Killer of Sheep
SLIFF honors legendary filmmaker Charles Burnett with a Lifetime Achievement Award and screens a pair of his finest works — “Killer of Sheep” and the new restoration of “To Sleep with Anger” (see separate film listing). Burnett’s “Killer of Sheep” focuses on everyday life in black communities in a manner unseen in American cinema, combining lyrical elements with a starkly neo-realist, documentary-style approach that chronicles the unfolding story with depth and riveting simplicity. This 1978 classic examines the black Los Angeles neighborhood of Watts in the mid-1970s through the eyes of Stan, a sensitive dreamer who is growing detached and numb from the psychic toll of working at a slaughterhouse. He suffers from the emotional side effects of his bloody occupation to such a degree that his entire life unhinges. One of the first 50 films to be selected for the Library of Congress’ National Film Registry, “Killer of Sheep” was cited by the National Society of Film Critics as one of the 100 Essential Films. New York Times critic Manohla Dargis calls the film “an American masterpiece, independent to the bone.”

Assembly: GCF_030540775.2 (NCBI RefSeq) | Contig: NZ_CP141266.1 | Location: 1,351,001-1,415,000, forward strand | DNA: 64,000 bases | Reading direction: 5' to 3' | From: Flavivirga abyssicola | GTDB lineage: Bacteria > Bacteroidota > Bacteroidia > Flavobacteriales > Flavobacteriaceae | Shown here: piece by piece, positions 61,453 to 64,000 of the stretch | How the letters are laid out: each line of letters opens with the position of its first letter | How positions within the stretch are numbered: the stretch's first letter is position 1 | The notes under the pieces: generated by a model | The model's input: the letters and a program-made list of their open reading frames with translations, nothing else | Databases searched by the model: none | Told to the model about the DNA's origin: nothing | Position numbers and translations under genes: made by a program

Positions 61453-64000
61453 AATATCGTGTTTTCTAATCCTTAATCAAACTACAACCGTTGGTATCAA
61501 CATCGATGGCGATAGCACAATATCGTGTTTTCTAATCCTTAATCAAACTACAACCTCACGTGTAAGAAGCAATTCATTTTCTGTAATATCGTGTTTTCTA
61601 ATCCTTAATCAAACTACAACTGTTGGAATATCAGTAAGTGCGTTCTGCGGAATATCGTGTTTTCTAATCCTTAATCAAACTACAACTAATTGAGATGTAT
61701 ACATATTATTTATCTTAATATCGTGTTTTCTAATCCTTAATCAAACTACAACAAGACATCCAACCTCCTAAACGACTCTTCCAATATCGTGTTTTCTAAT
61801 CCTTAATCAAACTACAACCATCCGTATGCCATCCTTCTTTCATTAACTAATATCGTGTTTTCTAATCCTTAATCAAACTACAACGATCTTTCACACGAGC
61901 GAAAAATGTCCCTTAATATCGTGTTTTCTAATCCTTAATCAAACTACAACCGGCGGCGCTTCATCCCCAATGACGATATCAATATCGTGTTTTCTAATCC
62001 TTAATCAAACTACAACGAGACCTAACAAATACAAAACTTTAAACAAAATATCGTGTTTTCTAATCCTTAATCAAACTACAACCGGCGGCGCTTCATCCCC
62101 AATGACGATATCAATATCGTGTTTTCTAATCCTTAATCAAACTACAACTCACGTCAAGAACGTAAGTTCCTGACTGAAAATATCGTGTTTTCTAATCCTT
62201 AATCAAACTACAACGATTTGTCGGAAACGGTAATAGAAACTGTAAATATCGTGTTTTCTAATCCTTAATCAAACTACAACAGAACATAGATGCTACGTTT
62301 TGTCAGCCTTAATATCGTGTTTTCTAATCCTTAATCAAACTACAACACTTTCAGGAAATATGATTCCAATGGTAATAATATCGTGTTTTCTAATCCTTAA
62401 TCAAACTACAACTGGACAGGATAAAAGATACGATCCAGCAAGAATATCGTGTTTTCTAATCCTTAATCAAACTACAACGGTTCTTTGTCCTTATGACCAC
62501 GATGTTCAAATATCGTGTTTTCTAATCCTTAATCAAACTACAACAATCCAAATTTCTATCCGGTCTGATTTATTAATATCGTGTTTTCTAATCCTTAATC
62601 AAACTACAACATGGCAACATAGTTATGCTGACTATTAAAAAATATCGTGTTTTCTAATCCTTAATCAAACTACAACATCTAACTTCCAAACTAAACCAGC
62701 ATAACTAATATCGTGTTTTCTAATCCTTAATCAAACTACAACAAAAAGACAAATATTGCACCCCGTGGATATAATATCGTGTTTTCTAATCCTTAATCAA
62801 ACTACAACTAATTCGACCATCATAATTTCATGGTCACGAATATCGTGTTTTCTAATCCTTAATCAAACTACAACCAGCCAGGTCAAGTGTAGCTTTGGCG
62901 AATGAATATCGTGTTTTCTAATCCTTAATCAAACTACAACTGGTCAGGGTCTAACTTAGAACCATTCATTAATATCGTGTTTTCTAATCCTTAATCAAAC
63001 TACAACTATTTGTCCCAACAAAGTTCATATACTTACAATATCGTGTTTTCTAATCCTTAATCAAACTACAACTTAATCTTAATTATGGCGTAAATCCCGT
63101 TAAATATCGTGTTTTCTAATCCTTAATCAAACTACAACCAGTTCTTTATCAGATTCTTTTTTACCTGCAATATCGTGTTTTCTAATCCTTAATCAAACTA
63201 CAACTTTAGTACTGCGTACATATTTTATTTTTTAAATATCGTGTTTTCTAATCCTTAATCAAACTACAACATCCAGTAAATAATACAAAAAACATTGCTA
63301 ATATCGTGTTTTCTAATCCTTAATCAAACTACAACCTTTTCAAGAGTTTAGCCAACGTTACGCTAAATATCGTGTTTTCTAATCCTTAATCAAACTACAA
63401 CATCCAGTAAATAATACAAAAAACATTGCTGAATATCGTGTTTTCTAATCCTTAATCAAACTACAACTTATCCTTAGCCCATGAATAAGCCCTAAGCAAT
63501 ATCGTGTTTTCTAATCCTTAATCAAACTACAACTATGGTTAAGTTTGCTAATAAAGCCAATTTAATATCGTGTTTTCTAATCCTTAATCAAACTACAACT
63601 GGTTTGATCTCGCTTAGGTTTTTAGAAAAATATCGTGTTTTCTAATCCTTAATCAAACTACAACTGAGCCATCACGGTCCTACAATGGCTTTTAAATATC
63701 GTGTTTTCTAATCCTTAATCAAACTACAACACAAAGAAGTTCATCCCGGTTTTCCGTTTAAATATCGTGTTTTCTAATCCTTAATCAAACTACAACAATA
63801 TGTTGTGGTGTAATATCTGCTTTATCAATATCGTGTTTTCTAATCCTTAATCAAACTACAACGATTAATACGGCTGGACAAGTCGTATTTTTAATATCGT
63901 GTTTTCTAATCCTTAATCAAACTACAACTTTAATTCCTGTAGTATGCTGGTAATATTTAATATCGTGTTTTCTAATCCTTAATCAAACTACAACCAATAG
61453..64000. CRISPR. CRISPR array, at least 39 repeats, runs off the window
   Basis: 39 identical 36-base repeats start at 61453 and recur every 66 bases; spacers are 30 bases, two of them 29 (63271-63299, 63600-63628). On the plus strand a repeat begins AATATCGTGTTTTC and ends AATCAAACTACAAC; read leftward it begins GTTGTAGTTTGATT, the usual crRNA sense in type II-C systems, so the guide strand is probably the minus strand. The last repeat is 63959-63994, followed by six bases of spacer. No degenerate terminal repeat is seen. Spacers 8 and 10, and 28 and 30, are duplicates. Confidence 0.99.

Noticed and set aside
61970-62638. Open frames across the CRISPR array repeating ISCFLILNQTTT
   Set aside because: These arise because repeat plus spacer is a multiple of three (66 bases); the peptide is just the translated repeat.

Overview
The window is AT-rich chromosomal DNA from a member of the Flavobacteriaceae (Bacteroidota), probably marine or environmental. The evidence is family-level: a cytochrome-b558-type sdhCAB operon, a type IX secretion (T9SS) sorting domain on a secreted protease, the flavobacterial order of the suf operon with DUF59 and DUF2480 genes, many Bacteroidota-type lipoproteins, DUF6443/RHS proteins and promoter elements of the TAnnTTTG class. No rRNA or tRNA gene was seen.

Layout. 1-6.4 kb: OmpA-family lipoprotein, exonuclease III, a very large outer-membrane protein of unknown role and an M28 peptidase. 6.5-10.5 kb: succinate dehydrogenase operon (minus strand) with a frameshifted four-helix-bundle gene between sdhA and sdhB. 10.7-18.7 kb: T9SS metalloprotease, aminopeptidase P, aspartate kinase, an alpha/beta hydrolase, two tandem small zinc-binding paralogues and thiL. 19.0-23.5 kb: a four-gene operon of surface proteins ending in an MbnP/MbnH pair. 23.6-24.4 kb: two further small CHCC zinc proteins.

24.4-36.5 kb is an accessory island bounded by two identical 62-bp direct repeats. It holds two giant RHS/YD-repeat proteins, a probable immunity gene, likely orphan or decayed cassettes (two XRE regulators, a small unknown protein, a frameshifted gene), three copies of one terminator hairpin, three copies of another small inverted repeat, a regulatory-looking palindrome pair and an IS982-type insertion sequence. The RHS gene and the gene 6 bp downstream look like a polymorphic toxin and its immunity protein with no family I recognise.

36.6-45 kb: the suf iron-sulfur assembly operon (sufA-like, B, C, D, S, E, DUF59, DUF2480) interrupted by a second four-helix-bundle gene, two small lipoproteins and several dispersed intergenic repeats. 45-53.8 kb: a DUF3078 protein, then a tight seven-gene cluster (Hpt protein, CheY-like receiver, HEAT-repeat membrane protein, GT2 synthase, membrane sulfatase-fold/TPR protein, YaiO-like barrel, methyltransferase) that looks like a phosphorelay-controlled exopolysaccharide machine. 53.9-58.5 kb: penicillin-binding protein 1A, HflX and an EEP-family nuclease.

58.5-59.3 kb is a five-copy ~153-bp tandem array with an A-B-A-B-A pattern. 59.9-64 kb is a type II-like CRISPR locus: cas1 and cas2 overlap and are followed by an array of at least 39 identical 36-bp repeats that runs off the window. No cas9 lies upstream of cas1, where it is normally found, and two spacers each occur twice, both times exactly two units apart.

Film CategoryAmerican Indie Spotlight Archival Presentations Mean Streets: Viewing the Divided City Through the Lens of Film and Television Race in America: The Black Experience
SubjectAfrican American Class Issues
Co-presented with St. Louis Public Library
Mean Streets is a program of The Divided City: An Urban Humanities Initiative. With the support of the Mellon Foundation, Washington U.’s Center for the Humanities, in partnership with the College of Architecture and Graduate School of Architecture and Urban Design, is engaged in a four-year initiative called The Divided City, which addresses one of the most persistent and vexing issues in urban studies: segregation.